Blacks Less Likely To Receive Consistent HIV Care, CDC Report Says
For the past 10 years, HIV/AIDS cases have seen a downward trend in the United States as the number of infections dropped significantly. Despite this positive development, HIV incidence remains an important health issue for American Blacks. Recently updated Morbidity and Mortality Weekly Report by the Centers for Disease Control and Prevention (CDC) revealed that blacks are less likely to get consistent HIV care than either whites or Hispanics.
The report stated only 38% of the blacks received ongoing HIV medical care from 2011 to 2013. The figure is in stark contrast with whites (49%) and Hispanics (50%) diagnosed and living with HIV.
"Consistent care matters. It enables people with HIV to live longer, healthier lives, and it prevents new infections. And closing this gap in care will be essential if we are to see the narrowing racial divide in HIV diagnoses close completely," said Jonathan Mermin of CDC's National Center for HIV/AIDS in an official statement as quoted by MedScape.
In terms of new diagnoses, cases of HIV infections had seen an overall decline by 19% from 2005 to 2014 with the largest drop seen among black women with 25% decrease from 2010 to 2014 National HIV Prevention Conference. But fresh cases of infections in the US are mostly attributed to homosexual men with the group accounting for almost 2/3 of new diagnoses as stated in a report by AidsMap.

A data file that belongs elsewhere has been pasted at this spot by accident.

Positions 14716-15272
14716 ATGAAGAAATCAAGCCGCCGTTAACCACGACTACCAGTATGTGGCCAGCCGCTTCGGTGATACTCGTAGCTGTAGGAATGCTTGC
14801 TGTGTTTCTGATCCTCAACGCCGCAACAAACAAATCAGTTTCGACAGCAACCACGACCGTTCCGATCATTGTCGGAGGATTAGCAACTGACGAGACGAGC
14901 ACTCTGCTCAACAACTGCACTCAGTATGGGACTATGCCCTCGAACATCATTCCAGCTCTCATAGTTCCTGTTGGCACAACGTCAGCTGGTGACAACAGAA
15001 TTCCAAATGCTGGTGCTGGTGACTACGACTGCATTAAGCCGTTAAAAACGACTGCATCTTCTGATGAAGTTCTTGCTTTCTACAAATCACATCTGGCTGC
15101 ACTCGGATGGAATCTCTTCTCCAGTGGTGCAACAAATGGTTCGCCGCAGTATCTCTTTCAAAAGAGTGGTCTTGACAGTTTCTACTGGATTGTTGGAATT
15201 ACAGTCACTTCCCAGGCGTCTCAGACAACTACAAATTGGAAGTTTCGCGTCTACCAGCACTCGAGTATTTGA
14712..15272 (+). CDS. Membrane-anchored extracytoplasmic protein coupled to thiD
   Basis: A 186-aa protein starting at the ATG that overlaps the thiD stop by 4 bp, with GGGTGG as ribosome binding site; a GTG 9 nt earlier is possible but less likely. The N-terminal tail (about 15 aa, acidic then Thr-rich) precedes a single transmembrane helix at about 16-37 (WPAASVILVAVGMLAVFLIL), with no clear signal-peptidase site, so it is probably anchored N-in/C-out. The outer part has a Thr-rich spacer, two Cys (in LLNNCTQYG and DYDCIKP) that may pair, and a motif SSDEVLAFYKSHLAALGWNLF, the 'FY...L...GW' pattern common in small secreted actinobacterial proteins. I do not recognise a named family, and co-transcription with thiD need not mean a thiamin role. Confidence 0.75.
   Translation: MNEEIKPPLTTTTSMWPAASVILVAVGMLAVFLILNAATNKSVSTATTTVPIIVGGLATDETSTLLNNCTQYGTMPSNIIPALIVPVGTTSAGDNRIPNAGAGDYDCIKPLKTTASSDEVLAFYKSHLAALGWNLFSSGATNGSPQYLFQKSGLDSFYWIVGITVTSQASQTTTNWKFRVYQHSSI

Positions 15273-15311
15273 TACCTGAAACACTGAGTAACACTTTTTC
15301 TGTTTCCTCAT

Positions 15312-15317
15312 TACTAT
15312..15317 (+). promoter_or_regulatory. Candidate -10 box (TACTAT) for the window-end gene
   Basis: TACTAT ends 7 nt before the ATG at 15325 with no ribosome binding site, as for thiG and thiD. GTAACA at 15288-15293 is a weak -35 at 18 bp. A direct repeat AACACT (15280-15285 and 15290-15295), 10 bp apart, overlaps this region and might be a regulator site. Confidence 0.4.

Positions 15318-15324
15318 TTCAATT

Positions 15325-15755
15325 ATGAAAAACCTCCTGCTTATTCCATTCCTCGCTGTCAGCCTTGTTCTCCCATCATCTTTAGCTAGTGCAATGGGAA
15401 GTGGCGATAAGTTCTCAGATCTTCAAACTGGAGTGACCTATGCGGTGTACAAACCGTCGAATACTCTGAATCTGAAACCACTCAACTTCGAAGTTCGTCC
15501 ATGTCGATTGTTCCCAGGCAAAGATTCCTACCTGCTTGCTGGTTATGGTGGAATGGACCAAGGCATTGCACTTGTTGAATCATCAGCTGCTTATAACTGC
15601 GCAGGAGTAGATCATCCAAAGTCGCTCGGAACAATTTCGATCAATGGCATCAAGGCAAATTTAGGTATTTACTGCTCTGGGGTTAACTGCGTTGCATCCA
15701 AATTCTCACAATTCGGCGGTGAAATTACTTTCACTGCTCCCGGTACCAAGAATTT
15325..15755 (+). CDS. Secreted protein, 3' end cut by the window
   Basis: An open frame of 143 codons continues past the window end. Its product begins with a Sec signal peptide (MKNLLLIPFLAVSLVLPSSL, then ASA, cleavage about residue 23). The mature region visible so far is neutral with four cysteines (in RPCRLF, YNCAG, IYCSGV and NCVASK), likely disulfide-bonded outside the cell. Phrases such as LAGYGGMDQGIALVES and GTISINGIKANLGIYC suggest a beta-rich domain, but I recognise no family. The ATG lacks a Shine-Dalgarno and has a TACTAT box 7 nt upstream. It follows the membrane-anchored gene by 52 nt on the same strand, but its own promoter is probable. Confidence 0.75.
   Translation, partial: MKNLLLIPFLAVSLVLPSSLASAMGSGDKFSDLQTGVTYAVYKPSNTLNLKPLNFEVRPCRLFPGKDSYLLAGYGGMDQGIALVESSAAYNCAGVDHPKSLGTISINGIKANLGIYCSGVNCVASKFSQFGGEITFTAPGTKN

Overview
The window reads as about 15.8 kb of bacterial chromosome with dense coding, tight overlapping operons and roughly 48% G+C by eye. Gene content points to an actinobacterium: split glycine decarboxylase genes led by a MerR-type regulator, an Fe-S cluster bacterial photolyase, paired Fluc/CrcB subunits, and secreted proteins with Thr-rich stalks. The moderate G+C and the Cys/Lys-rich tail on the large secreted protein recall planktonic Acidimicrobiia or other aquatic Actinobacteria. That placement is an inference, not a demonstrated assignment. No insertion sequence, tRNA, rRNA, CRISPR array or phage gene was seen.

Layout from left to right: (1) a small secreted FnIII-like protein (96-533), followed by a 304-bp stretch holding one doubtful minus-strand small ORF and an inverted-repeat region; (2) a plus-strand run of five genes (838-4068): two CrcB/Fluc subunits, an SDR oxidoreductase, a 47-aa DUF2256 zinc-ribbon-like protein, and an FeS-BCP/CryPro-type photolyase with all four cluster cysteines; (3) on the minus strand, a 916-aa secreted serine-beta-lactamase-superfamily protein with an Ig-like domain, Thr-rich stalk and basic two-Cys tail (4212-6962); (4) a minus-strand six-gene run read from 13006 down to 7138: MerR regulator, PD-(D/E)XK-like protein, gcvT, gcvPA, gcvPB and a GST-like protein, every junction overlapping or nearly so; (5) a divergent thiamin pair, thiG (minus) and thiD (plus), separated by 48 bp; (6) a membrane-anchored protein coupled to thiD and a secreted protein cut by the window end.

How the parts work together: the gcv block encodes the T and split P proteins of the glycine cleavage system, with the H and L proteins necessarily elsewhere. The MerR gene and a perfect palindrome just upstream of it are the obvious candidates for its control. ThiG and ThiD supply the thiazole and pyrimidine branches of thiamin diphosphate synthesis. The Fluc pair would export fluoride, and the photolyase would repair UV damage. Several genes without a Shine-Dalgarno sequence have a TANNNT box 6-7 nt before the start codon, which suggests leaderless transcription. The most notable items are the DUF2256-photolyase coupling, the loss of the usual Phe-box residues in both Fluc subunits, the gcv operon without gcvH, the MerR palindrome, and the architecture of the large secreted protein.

In a separate development, the United Network for Organ Sharing has approved John Hopkins University School of Medicine as the country's first institution to conduct organ transplants involving HIV positives.
"This is an unbelievably exciting day for our hospital and our team, but more importantly for patients living with HIV and end-stage organ disease. For these individuals, this means a new chance at life," said Prof. Dorry Segev of JHU School of Medicine as mentioned in an article by the Hub.